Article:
More snow on the heels of more snow is bringing up talk of records in Michigan.
For the Detroit area, NOAA lists 1908 as the snowiest February on record when 38.4 inches fell in the area.
The Detroit News says this winter has been the second snowiest on record with a total of 30.3 inches falling in February.
The News spoke with Karen Clark, a meteorologist with the National Weather Service:
Clark said she doesn't think the rest of the month will be snowy enough to break the record. "Let's hope not," she said. "That would be a lot of snow in the next few days."
The Detroit News has some historical photographs of snowstorms past in an article from 2002.
What snow storms do you remember most? The blizzards of 1978 and 1979 come up a lot in our office.
Fighting for Film Incentives
Groups met last night to push the Michigan Governor and Legislature to reconsider cutting the Michigan Film Incentive tax credits.
As Michigan Radio's Sarah Hulett reports, Michigan has the most generous tax credit in the nation at 42%.
Hulett covered a group meeting last night in metro-Detroit:
The message people need to deliver to Lansing, said Detroit Free Press columnist Mitch Albom, is that the credits have created a rare bright spot in Michigan’s economy:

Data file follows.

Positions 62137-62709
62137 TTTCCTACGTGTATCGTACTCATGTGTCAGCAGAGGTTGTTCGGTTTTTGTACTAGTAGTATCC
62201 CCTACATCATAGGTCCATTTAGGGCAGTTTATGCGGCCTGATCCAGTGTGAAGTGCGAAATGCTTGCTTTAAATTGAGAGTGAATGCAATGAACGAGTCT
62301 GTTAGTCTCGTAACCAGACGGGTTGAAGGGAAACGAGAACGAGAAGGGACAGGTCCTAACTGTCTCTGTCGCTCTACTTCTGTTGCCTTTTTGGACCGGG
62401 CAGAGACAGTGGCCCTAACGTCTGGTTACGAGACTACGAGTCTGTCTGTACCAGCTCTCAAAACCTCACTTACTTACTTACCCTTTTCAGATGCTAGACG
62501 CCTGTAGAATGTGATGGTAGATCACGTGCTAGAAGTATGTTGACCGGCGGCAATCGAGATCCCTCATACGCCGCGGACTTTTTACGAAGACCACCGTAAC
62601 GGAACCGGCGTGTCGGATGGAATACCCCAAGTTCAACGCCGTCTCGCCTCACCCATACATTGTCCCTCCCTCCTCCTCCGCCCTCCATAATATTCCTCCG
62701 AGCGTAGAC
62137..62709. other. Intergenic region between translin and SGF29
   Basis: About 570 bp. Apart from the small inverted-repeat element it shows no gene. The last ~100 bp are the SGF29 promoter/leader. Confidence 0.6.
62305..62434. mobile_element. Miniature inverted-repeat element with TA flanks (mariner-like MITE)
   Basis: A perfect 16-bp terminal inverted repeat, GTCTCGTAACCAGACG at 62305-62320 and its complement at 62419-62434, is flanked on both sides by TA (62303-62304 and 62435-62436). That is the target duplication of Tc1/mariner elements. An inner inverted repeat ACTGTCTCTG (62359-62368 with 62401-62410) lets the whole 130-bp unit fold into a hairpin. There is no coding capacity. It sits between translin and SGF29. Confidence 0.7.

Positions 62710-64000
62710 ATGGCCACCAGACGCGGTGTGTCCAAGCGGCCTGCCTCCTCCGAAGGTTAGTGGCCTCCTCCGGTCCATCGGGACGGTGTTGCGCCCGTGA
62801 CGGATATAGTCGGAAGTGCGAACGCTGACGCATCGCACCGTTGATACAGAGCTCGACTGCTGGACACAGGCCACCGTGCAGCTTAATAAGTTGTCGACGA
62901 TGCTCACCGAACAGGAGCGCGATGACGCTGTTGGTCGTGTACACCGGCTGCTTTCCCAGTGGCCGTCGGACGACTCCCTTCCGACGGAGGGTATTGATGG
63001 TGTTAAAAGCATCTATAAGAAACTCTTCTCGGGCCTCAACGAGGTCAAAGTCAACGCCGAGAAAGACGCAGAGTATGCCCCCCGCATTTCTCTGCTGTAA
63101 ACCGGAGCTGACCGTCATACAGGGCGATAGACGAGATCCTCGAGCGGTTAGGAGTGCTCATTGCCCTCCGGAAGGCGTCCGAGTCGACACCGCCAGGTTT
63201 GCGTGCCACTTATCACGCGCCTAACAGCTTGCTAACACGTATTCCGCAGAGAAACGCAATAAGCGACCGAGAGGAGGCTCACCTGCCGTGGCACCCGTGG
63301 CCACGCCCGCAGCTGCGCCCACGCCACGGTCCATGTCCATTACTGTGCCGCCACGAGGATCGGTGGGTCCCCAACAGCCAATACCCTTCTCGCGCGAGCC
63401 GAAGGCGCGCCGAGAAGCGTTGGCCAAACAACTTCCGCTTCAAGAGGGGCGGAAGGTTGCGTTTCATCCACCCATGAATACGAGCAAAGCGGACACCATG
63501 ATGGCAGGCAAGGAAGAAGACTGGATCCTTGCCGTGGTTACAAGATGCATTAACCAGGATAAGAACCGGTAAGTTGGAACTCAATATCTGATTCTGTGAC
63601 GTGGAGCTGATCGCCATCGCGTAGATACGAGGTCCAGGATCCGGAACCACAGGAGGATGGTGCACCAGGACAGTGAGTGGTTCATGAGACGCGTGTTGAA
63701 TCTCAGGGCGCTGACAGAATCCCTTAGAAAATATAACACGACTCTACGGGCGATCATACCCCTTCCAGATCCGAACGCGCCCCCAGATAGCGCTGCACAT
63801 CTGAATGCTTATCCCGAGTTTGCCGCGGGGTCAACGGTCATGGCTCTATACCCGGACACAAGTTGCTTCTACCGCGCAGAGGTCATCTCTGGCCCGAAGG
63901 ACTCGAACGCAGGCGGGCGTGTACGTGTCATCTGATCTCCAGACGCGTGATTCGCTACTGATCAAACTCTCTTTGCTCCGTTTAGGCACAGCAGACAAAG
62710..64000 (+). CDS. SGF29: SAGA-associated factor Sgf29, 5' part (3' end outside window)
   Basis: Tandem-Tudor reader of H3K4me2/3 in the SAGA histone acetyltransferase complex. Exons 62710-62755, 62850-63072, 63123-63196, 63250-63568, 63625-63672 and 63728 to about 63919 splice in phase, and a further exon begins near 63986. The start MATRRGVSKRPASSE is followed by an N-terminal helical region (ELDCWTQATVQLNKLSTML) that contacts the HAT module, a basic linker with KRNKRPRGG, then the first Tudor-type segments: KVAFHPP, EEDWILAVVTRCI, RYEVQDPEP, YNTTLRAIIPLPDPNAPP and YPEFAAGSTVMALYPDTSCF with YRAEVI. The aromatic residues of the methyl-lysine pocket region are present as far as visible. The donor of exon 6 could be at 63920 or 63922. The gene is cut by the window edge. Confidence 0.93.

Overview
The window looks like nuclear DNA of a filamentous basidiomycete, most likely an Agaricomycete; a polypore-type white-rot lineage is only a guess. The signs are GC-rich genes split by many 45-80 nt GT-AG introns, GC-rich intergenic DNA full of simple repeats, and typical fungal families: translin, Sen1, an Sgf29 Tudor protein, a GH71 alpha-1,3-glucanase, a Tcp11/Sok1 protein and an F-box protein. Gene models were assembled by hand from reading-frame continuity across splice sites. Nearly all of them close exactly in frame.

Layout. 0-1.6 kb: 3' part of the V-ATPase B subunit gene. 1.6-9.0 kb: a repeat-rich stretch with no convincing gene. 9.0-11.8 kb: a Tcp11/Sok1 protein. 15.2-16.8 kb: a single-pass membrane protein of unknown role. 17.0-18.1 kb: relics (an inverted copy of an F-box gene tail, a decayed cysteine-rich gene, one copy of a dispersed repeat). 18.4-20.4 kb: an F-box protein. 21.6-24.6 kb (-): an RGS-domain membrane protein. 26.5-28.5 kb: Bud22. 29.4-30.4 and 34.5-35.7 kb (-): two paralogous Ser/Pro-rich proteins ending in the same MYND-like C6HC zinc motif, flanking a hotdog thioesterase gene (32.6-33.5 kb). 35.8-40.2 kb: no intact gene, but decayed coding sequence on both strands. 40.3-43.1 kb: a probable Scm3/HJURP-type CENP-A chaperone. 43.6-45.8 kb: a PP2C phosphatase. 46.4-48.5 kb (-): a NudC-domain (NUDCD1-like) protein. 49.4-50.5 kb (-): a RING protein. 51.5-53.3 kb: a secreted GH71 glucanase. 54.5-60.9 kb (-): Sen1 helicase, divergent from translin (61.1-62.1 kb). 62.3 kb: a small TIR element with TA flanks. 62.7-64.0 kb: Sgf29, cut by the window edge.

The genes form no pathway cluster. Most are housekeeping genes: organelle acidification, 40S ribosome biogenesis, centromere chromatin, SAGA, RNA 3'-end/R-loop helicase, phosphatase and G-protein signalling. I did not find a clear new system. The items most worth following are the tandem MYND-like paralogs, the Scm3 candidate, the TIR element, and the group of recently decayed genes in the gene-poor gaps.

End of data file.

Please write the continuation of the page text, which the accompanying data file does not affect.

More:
"This is not about saving Tom Cruise. This is about saving Tom Farmington Hills, and Tom Novi and Tom Detroit."
Hulett reports that "Governor Snyder wants to get rid of the tax credit and replace it with a program worth $25 million a year."
Here's a video of the meeting last night from Fox 2 News in Detroit:
Shrinking the City of Flint
Flint Mayor Dayne Walling gave a "State of the City" address last night, and like much of the state - and the country, for that matter - Walling talked cuts.
Michigan Radio's Steve Carmody covered Walling's address:
Flint Mayor Dayne Walling spent much of last night address talking about what’s working in his city. But he also talked about what he thinks would help the city deal with a growing budget deficit, ‘shrinking the size of city hall.’ Walling wants to drop funding for some city commissions and eliminate some executive positions.
"My proposed changes would save the city of Flint $6 million over 4 years. Over $15 million dollars over 10 years. Its not the whole solution. But its an important part of it. Its an important part that makes a difference."
The city of Flint wants to cover its $17 million budget deficit by raising funds on the bond market.
It has to get permission from the State Administration Board to do that. So far, the Board has tabled its decision.
If the city can't raise bond money, it might be facing bankruptcy or a state takeover.